|Chestnuts waiting to fall.|
I well remember as a child my Dad taking me into Richmond park to collect chestnuts from some truly magnificent trees may of which still stand today, in those days the public were still allowed to collect them but nowadays they have to be left to the deer and squirrels. I did manage to use my shoes to peel the prickly burr to reveal the nuts but it was quite tricky and was quite a knack. I also remember well trying to peel the inner skin (pedicule)off the raw nut so I could get a taste of the nut in its raw state but beware if this wasn't taken off entirely the nut was virtually inedible. When we got them home and roasted them all the undesirable bits came away easily and the delightful irresistible taste of roasted chestnut hooked me for life.
As a vegan chestnuts have become an important part of my dietary regime but I have to say getting them ready to eat is not without its challenges.
A|s the trees are accessed every day the nuts are best dealt with immediately as the pedicule is more easily removed whilst it is still in its damp fresh state. If allowed to dry then the process becomes more difficult. This year the sheer weight of the crop meant that I could not keep up, so into the fridge they went ( nb I must invest in a bigger fridge for next season). After many different methods of processing I came up with what I consider the ultimate solution, unless anyone has a better method(suggestions welcome)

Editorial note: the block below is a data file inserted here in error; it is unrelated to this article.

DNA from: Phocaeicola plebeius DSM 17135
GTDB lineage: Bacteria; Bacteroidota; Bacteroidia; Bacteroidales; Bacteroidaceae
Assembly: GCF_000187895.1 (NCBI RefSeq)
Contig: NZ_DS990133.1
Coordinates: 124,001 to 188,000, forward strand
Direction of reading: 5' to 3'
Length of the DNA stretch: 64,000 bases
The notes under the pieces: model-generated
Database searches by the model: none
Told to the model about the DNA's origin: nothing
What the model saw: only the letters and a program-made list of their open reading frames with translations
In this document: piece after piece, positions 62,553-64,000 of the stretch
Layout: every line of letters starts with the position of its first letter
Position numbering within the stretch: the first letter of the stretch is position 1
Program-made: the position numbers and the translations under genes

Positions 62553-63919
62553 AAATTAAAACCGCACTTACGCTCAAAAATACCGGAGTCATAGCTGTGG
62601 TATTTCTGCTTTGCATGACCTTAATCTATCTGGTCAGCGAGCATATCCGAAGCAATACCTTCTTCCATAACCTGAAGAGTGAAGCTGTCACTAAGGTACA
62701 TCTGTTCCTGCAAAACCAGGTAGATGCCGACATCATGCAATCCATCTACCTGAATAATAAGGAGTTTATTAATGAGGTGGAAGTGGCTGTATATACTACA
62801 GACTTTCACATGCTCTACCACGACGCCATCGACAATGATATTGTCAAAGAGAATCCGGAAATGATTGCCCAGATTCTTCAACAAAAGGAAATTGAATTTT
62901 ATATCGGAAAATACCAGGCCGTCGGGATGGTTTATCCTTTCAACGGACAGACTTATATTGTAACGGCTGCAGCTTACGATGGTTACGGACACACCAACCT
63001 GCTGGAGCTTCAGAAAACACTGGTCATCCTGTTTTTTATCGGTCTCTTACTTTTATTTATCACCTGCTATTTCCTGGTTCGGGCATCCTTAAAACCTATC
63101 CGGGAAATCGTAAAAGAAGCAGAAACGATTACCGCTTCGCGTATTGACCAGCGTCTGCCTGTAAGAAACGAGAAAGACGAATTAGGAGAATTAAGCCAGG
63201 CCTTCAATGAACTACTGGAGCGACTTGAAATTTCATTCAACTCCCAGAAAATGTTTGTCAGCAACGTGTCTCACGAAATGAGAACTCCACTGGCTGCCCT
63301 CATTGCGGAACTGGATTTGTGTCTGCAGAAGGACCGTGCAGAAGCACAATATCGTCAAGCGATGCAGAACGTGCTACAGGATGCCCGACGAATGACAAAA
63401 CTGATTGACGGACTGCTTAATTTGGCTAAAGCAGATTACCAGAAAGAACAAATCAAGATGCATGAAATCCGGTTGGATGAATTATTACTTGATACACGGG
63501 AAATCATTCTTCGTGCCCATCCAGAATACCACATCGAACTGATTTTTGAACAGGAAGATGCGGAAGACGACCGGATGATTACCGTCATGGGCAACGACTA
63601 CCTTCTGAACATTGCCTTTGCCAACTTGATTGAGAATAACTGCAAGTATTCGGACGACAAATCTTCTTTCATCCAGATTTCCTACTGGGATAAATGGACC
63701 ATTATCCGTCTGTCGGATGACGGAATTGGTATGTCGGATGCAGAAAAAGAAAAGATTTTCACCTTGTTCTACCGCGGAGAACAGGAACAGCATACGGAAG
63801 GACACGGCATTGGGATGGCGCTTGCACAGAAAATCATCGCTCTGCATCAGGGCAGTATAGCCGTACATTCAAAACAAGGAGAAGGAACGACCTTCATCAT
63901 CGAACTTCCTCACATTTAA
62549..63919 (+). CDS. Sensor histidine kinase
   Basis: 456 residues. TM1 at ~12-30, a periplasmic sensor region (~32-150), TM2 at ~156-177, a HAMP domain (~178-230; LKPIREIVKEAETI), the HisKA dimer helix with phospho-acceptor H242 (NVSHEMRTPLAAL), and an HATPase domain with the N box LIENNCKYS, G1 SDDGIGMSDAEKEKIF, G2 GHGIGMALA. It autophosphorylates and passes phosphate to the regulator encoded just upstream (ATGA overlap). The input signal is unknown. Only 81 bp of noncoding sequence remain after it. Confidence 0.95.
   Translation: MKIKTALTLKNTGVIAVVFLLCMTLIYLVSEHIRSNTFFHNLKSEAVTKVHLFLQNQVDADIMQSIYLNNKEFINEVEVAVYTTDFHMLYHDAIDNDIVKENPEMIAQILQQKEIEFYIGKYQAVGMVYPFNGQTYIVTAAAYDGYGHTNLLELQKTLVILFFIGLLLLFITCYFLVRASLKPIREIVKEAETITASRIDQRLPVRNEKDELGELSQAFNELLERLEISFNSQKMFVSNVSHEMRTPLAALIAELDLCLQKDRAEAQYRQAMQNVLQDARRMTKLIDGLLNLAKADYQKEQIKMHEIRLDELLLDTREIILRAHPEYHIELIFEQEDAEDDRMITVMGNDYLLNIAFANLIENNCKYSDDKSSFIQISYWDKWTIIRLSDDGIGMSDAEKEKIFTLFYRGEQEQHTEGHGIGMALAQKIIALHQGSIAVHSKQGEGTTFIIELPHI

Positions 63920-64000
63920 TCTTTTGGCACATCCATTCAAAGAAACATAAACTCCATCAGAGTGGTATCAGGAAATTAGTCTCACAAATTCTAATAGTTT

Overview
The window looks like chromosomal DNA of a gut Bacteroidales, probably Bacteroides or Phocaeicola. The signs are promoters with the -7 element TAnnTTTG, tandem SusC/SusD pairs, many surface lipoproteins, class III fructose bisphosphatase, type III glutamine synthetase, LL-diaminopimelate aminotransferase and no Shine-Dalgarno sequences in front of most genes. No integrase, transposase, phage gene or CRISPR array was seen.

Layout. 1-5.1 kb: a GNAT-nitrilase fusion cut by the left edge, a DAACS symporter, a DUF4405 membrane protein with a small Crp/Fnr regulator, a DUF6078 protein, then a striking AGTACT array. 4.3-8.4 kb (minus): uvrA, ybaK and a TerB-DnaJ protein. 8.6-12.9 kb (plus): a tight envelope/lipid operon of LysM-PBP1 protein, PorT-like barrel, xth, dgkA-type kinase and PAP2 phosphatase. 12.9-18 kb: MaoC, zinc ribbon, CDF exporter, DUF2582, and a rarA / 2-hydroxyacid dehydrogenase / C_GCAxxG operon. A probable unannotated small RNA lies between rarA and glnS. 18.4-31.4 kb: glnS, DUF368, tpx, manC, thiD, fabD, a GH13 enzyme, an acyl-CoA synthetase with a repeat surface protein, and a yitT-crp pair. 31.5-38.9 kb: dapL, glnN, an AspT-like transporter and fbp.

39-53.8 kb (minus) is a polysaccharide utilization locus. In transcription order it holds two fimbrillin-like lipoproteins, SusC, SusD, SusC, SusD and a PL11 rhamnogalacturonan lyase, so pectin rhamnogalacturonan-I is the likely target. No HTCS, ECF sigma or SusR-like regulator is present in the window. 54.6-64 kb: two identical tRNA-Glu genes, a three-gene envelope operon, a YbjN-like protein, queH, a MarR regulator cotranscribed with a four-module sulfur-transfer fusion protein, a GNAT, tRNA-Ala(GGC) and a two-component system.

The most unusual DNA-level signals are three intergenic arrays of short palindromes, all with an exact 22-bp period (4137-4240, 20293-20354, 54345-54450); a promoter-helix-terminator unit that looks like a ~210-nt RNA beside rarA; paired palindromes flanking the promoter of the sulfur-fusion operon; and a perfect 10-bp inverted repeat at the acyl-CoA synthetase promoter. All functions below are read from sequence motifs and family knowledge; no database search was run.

|taken out of the husks using protective gloves.|
Now with the partially cooked nuts you can put them in the fridge for a few days or freeze them for cooking later. Of course if you just want them for roasting keep them in their skins and when roasted both the skin an pedicle will come away fairly easily.
What to do with the semi cooked nuts then.
How about a chestnut roast, here is my first one ready to be wrapped in greaseproof paper and stored in the freezer.I have me 3 so far ready for the festive season.
Perhaps a chestnut and mushroom wellington, I am now working up some recipes and as soon as perfected will be happy to publish to my readers.
Chestnut flower is also another option as well as chestnut puree which can be converted into delicious sweet dishes. I will have ago at both after Christmas and report my findings.
I should also tell of the reason why this posting is rather late. Well its Phytopthera Ramosa the dreaded pathogen which has been devastating the larch population in West Wales .I had 3 healthy trees but was warned that they would eventually succumb and as this pathogen also attacks sweet chestnuts I was advised to act sooner rather than later. So my 3 -35 year old trees had to be felled. There was and still is a lot of work left for me to do as the tree surgeon only took a day to complete the work, I wanted to use every part of the wood branches and needles so after cutting the trunks into rounds I have all the rest to do. I do have the benefit of more light , 3 nice chopping blocks and a years supply of firewood. I have lost the graceful pendulous swinging arms of those beautiful trees which graced the garden for such a long time. We can only hope that some way will be found to re introduce this important tree some time in the future.